A study out of the Harvard Business School found that clients who had a relationship with a professional coach were more likely to attain their goals than individuals who were not being coached, and they experienced higher levels of self-reflection and insight accompanied by lower levels of depression, stress, and anxiety. So the evidence is great that coaching pays off to become more successful at selling. But an individual sales pro or business owner needs to make this payoff true for herself. That’s what the book is intended to do.

What do you hope happens as a result of your book?

I hope that a lot more people recognize that there’s an easier way to reach their dream goals than trying to do it alone. I want a lot more people to achieve the kind of results this year that they would expect to get after 10 years of experience in their sales careers. That’s what getting smarter about using coaching can do for them. I say that using what I recommend in the book can make you 10% more effective at selling. In reality, you see a whole lot more improvement than that. So for someone with career ambition, I want the book to help them achieve their goals, their purpose, a whole lot faster.

Mary Poul is publisher of, which publishes a monthly magazine and interviews and hosts online events. She also founded the initiative Teach Kids 2 Sell, with the ambition of teaching one million kids the life skill of effective selling. Sprint to Sales Success is available on and comes with bonus worksheets to make sure readers do what they learn.

Monday, September 14, 2015

Essential Legal Steps to Grow A Small Business

Today Elizabeth Potts Weinstein joined me on my radio show, Accelerate Your Business Growth, to talk about the legal side of starting and running a small business. She offered some great ideas and insights. When asked for her 3 top tips Elizabeth shared:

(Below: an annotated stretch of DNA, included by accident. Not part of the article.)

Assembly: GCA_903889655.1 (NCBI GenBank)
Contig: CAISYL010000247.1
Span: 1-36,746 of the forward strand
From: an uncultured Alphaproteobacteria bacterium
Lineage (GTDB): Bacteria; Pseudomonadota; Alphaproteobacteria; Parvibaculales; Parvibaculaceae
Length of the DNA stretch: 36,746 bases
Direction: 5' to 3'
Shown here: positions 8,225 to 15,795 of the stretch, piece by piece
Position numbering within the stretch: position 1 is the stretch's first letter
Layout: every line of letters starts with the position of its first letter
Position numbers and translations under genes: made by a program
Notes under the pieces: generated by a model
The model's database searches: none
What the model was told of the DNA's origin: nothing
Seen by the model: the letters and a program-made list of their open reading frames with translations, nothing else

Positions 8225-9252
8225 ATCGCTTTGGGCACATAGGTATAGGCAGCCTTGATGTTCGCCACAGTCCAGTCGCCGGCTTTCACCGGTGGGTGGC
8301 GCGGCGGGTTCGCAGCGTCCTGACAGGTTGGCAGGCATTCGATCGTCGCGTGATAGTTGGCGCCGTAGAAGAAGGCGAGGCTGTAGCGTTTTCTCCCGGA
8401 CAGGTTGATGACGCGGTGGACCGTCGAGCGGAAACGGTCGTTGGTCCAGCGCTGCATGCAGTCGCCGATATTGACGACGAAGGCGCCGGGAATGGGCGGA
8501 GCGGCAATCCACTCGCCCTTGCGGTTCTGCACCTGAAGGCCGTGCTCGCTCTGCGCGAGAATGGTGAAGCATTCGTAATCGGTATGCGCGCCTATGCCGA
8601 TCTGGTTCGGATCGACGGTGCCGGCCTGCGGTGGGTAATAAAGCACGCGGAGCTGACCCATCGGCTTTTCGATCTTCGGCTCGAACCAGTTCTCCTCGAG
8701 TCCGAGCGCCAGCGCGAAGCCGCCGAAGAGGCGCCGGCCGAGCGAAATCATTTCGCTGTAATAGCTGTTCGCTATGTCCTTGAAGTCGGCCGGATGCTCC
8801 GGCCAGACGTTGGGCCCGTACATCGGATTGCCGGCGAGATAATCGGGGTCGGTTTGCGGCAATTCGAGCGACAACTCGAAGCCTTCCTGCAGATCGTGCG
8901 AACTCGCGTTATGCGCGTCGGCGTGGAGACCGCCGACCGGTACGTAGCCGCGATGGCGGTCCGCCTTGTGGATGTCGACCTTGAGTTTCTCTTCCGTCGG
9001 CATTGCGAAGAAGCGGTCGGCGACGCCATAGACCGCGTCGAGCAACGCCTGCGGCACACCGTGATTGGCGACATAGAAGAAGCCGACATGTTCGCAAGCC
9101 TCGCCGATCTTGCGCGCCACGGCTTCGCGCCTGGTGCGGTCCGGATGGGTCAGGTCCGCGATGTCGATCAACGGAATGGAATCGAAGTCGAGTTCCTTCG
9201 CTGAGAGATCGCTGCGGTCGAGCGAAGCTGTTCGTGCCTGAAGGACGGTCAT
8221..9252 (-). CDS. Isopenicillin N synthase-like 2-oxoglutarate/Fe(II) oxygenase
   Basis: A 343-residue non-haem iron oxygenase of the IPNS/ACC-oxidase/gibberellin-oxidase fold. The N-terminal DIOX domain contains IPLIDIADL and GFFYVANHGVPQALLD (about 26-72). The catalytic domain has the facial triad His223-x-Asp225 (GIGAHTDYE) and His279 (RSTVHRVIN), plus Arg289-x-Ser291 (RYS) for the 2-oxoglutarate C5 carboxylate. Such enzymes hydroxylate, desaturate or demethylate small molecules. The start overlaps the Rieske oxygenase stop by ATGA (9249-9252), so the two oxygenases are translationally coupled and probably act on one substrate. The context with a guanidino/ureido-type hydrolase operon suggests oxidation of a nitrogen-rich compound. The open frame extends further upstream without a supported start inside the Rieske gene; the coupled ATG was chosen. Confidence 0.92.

1. Put things in writing. Have contracts. They help you keep on track.
  2. Be picky about who you do business with. This is my personal favorite! 
  3. Keep it simple.

These may seem like basic ideas and yet they are the ones we often overlook. If you'd like to hear more from Elizabeth, please listen here.

Wednesday, August 26, 2015

Great Read for SMBs

I just finished reading Performance Breakthrough by Mike Goldman and have to say it is one of the best books I've read lately. First of all, it is an easy read - which I prefer! And it's framed in a story about a  business and it's trials and recovery. What's really fabulous about this book is that it describes what so many businesses go through. You can really relate to any of the characters in the book.

And then it goes a step further and describes the 4 secrets of passionate organizations:

With those explanations we get case studies so we can really see how they relate to the topic and a summary. I found this tremendously useful. There are real nuggets of information we can take into our businesses to improve them, and therefore, our outcomes. 

Pick up your copy today! I'm working on getting Mike on my radio show so he can share more valuable information with all of you.

Saturday, August 8, 2015

Sales Systems That Matter

Mastering systems in sales can help you ensure success. When we develop and implement systems we can navigate all aspects of sales without dropping one or more of them.